That's a bit of a problem.  To use one of the several existing Bitcoin exchanges, you have to provide an account in conventional currency, subject to conventional banking regulations and so forth, which is pretty much the opposite of what Bitcoin is supposed to accomplish.  Besides that, having a single point of failure that can bog down or fall over at any point (and is more likely to just when the need for it is most urgent), seems silly.  Finally, I've seen complaints that exchanges can tend to charge fairly heavy transaction or withdrawal fees, which Bitcoin is supposed to eliminate.  Can we do better?

It shouldn't be a problem to track bids, offers and trades in a distributed manner.  Bitcoin already does much the same with its blockchain, and there are various flavors of distributed hash table running around.  I'm sure someone could come up with something.

The bigger problem, I think, is escrow, since this is all supposed to be pseudonymous.  Suppose I call myself Mr. Blue and I own a Bitcoin wallet.  Ms. Green is willing to give me $X for one of my Bitcoins.  We can both make sure the world knows this without going through a central exchange.

But how do we actually settle the trade?  I need to give Ms. Green one Bitcoin.  Bitcoin makes that easy.  I initiate a transfer and few minutes to an hour later the Bitcoin world agrees that that Bitcoin is hers (or, more precisely, is now in the wallet whose identity she gave).  Ms. Green then disappears and I'm one Bitcoin poorer.

To make this work, Ms. Green needs to put $X in a safe place.  At that point, the dollars are no longer hers, but neither are they mine.  When the Bitcoin transfer settles, and only then, I get access to the dollars and transfer them to my account.

What we need, then, is is a way of moving currency from one conventional bank account to another, securely, anonymously and cheaply, without having to trust any particular third party.

I don't know if that's technically feasible or not, but if it is, it's not clear why we would need a virtual currency.

Thursday, April 11, 2013

Dollars accepted here

Having grown tired of waiting for MtGox to update, I had a look at Bitfloor [which folded not long after I wrote this].  Its order book seems to work considerably better.  From that, it looks like the Bitcoin market is moving again, which does not come as a great surprise.

Then I had a look at Bitcoin Store, where you can use your Bitcoin to buy goodies like digital cameras, memory and other such.  Prices are quoted in dollars and Bitcoin.  The Bitcoin price is simply the dollar price converted at the going rate from MtGox.  That is, if Bitcoin moves against the dollar, it's the Bitcoin price that changes.  The dollar price stays the same.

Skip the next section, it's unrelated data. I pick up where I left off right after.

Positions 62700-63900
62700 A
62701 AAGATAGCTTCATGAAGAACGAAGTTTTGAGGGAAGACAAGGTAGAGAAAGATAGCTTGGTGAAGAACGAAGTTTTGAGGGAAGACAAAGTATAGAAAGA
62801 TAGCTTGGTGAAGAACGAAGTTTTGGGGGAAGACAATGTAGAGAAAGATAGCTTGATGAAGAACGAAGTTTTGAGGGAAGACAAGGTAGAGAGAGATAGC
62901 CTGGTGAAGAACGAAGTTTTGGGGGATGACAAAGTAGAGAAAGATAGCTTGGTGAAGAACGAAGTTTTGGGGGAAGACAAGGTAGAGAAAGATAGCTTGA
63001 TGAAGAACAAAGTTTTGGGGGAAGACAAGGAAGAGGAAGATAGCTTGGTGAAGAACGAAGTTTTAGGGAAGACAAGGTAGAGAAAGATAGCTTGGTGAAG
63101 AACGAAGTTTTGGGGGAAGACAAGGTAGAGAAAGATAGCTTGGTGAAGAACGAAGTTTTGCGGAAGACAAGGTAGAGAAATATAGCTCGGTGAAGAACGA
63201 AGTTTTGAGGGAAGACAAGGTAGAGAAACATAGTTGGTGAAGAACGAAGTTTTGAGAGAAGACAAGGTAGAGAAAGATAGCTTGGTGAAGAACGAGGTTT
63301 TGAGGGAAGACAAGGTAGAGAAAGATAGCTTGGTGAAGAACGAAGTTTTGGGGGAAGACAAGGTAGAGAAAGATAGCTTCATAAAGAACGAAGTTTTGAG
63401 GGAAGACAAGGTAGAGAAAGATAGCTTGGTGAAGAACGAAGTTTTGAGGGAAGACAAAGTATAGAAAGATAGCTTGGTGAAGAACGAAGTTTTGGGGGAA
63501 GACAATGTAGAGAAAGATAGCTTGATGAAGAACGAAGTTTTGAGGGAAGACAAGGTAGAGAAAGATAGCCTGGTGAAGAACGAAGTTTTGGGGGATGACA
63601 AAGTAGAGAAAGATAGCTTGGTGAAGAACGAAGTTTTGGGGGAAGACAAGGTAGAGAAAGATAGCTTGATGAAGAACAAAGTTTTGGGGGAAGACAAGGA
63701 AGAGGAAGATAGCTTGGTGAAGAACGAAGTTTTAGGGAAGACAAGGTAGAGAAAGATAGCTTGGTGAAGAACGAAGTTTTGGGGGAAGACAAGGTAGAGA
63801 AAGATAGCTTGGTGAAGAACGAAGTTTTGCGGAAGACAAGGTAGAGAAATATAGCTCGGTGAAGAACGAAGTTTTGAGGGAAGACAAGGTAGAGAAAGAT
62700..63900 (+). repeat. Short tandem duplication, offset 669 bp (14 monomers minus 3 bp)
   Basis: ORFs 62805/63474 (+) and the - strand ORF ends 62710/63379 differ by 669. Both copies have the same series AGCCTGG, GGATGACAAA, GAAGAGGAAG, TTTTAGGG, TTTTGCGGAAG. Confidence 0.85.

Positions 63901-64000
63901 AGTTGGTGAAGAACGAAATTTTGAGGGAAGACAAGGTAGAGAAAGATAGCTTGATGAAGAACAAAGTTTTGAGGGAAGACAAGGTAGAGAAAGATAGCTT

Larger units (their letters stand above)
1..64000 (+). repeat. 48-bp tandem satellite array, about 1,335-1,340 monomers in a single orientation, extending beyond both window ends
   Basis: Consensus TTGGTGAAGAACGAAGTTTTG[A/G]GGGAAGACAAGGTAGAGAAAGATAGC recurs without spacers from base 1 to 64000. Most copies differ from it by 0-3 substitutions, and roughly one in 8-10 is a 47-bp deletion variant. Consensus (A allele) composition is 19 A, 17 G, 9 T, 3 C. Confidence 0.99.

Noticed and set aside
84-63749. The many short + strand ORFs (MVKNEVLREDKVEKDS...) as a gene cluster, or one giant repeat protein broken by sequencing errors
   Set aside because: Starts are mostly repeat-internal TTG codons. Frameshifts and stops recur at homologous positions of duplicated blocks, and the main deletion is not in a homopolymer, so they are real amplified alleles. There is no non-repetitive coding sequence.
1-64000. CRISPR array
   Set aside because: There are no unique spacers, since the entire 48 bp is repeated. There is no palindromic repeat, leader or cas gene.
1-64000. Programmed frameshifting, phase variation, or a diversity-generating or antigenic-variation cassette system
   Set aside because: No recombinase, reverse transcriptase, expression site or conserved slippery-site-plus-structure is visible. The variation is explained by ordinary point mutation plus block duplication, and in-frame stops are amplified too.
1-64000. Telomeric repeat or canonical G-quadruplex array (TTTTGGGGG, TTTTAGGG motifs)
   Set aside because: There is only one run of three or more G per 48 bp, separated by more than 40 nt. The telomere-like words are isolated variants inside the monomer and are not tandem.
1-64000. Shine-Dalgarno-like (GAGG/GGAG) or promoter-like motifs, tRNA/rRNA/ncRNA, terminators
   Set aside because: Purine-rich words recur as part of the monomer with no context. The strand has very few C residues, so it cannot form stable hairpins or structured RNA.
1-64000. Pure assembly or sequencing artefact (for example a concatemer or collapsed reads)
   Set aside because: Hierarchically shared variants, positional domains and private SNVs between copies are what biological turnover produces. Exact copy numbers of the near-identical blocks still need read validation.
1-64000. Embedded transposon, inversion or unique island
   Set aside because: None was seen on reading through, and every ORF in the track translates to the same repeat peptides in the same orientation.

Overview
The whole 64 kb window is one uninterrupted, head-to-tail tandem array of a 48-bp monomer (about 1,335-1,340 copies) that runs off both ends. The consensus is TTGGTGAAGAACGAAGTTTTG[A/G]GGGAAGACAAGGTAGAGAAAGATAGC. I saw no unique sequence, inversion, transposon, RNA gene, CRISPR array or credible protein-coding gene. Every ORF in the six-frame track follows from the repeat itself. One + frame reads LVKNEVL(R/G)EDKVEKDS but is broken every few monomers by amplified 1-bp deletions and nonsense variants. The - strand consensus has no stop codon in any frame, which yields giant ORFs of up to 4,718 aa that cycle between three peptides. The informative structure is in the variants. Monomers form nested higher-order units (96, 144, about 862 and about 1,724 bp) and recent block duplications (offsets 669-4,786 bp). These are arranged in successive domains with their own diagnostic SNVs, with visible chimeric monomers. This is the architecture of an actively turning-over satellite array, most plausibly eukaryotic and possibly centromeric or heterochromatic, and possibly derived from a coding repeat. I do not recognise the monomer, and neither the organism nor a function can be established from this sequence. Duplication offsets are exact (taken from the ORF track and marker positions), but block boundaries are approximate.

While it's perfectly legitimate for Bitcoin Store to say that it's accepting Bitcoin, and it is taking on some risk in the doing so, if it's pricing in dollars, it's effectively accepting dollars.

Bitcoin -- aftermath

At this writing, Bitcoin's price appears to have stabilized to around $170, but realistically who knows what will happen next?  I spent entirely too much time today watching the action, or at least what of it I could watch., which gathers market data from the various exchanges, was down for much of the day, apparently due to overload.  MtGox, the major exchange for Bitcoin, was running slow all day and printing all over the place.  $120 one minute, $180 the next.  It was hard to tell what was going on, which must have been extremely frustrating if you wanted to buy or sell (Disclosure: I have no position in Bitcoin, nor do I plan to take one).

The price chart, which is like none I've ever seen, sheds a little light on what was going on.  Up to about noon (this and all times UTC) on the 10th, BTC is continuing its steady climb.  It then starts to break back downwards.  This looks like a normal correction for a while.  Dropping back from 260 to 240 or 220 after a tremendous run-up doesn't seem unreasonable.  When the price drops below 210, though, things start to go haywire.

BTC starts to oscillate rapidly between a steadily dropping floor price and a series of higher levels, first 210, then 200, 180 and eventually 150.  One possibility is that someone is trying to support it by putting out a bid of, say, 200, but when that order is filled, the next highest bid is considerably lower (and dropping) and it fills before the next bid of 200 goes out.  After a while of this, a bid of 200 starts to look too expensive to maintain, so the bid goes down to 180, etc.